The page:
At another junction, she makes equally compelling points on the subject of “the lesser of two evils”:
One manifestation of this indiscriminate biliousness is the statement that gets aired every four years: that in presidential elections we are asked to choose the lesser of two evils. Now, this is not an analysis or an insight; it is a cliché, and a very tired one, and it often comes in the same package as the insistence that there is no difference between the candidates. You can reframe it, however, by saying: we get a choice, and not choosing at all can be tantamount in its consequences to choosing the greater of two evils.
But having marriage rights or discrimination protection or access to health care is not the lesser of two evils. If I vote for a Democrat, I do so in the hopes that fewer people will suffer, not in the belief that that option will eliminate suffering or bring us to anywhere near my goals or represent my values perfectly. Yet people are willing to use this “evils” slogan to wrap up all the infinite complexity of the fate of the Earth and everything living on it and throw it away.
I don’t love electoral politics, particularly the national variety. I generally find such elections depressing and look for real hope to the people-powered movements around the globe and subtler social and imaginative shifts toward more compassion and more creativity. Still, every four years we are asked if we want to have our foot trod upon or sawed off at the ankle without anesthetic. The usual reply on the left is that there’s no difference between the two experiences and they prefer that Che Guevara give them a spa pedicure. Now, the Che pedicure is not actually one of the available options, though surely in heaven we will all have our toenails painted camo green by El Jefe.
Before that transpires, there’s something to be said for actually examining the differences. In some cases not choosing the trod foot may bring us all closer to that unbearable amputation. Or maybe it’s that the people in question won’t be the ones to suffer, because their finances, health care, educational access, and so forth are not at stake.
An undocumented immigrant writes me, “The Democratic Party is not our friend: it is the only party we can negotiate with.” Or as a Nevada activist friend put it, “Oh my God, go be sanctimonious in California and don’t vote or whatever, but those bitching radicals are basically suppressing the vote in states where it matters.”
And further on down, regarding that question “How can you vote for Obama in light of his drone strikes against innocent people?”… I have more thoughts on that, but Rebecca Solnit makes, yet again, some really good points:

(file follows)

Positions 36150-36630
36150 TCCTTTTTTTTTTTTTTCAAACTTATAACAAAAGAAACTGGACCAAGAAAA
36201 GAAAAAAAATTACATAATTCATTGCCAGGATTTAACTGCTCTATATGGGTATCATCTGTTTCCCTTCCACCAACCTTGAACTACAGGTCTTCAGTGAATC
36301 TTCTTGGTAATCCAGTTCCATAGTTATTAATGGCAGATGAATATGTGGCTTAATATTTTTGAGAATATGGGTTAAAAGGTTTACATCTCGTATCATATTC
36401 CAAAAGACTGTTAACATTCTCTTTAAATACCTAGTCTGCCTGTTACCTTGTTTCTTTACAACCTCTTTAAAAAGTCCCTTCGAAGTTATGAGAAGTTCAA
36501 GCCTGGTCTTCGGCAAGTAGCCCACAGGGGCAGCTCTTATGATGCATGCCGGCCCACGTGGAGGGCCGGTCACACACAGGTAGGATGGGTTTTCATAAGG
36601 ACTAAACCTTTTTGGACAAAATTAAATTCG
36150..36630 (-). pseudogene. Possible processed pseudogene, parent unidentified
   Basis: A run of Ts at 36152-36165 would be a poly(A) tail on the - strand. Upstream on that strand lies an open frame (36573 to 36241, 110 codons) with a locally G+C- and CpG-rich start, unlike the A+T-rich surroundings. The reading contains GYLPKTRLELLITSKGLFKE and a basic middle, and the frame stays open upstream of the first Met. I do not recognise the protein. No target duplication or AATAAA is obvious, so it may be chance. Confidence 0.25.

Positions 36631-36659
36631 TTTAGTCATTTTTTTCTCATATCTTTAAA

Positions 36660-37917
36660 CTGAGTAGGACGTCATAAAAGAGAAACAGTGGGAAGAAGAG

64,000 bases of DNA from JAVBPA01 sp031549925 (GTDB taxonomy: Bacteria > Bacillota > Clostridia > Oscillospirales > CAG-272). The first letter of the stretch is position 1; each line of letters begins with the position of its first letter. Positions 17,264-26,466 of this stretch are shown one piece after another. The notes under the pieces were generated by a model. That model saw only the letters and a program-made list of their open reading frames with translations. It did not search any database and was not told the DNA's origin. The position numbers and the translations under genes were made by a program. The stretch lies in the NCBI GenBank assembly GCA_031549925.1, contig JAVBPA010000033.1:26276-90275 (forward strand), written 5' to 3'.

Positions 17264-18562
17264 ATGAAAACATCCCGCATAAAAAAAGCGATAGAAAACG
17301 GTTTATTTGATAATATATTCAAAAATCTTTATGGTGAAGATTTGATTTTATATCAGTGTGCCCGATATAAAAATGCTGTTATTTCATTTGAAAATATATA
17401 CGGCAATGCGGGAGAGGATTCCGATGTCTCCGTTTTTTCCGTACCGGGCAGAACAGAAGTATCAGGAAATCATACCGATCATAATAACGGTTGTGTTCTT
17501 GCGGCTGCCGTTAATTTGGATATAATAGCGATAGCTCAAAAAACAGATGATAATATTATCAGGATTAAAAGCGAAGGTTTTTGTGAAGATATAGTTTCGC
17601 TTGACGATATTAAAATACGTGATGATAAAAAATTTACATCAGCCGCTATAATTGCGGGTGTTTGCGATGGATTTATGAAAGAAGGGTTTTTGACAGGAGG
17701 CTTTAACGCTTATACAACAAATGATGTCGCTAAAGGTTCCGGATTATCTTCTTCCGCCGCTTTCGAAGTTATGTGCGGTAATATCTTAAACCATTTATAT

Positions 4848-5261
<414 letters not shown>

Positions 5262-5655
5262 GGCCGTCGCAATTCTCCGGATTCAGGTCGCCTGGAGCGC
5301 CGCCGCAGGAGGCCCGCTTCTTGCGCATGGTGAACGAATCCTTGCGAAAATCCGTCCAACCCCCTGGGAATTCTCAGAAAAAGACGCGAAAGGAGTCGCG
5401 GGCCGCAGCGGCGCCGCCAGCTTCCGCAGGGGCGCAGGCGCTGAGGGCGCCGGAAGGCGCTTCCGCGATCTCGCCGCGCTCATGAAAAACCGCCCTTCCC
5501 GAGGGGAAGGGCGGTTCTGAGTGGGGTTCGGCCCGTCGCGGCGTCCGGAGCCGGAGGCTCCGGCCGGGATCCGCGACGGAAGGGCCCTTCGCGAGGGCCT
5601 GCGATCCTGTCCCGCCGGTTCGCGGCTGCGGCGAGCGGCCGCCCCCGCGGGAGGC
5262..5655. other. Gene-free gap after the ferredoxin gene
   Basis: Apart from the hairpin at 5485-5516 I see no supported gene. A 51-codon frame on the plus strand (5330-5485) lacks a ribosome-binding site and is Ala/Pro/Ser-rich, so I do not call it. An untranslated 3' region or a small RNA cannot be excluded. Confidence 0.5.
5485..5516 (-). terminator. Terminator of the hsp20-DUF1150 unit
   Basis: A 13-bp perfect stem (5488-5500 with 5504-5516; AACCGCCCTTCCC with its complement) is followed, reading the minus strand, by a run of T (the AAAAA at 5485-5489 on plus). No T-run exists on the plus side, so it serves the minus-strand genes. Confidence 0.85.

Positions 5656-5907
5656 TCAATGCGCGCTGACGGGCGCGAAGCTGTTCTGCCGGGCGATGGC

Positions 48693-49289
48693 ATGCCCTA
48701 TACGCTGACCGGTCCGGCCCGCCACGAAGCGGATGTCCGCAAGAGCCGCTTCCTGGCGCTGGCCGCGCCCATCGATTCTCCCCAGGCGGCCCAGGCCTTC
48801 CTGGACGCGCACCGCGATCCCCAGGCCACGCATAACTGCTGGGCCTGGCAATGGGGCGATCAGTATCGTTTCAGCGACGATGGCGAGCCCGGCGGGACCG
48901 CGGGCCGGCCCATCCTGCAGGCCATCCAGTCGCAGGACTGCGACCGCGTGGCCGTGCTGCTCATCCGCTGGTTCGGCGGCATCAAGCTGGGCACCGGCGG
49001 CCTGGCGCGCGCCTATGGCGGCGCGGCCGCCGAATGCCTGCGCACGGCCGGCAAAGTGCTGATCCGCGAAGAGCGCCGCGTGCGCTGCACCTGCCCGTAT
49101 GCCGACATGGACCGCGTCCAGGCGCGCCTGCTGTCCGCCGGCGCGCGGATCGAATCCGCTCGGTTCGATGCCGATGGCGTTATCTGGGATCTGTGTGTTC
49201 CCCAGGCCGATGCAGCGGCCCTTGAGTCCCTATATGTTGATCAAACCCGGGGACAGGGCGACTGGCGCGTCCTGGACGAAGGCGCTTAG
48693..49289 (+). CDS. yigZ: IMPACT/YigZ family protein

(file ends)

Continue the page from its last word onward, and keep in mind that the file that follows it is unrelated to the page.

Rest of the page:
I’m with those who are horrified by Obama’s presidential drone wars, his dismal inaction on global climate treaties, and his administration’s soaring numbers of deportations of undocumented immigrants. That some of you find his actions so repugnant you may not vote for him, or that you find the whole electoral political system poisonous, I also understand.
At a demonstration in support of Bradley Manning this month, I was handed a postcard of a dead child with the caption “Tell this child the Democrats are the lesser of two evils.” It behooves us not to use the dead for our own devices, but that child did die thanks to an Obama Administration policy. Others live because of the way that same administration has provided health insurance for millions of poor children or, for example, reinstated environmental regulations that save thousands of lives.
You could argue that to vote for Obama is to vote for the killing of children, or that to vote for him is to vote for the protection for other children or even killing fewer children. Virtually all U.S. presidents have called down death upon their fellow human beings. It is an immoral system.
You don’t have to participate in this system, but you do have to describe it and its complexities and contradictions accurately, and you do have to understand that when you choose not to participate, it better be for reasons more interesting than the cultivation of your own moral superiority, which is so often also the cultivation of recreational bitterness.
Bitterness poisons you and it poisons the people you feed it to, and with it you drive away a lot of people who don’t like poison. You don’t have to punish those who do choose to participate. Actually, you don’t have to punish anyone, period.
Food for thought. And again, please read the whole thing!
And finally, as we do each Monday morning , I chatted with Nicole Belle of Crooks and Liars about all we talked about up to the point she came on, and the Sunday talking head shows, in a segment we call Fools on the Hill. Here’s what she brought us today: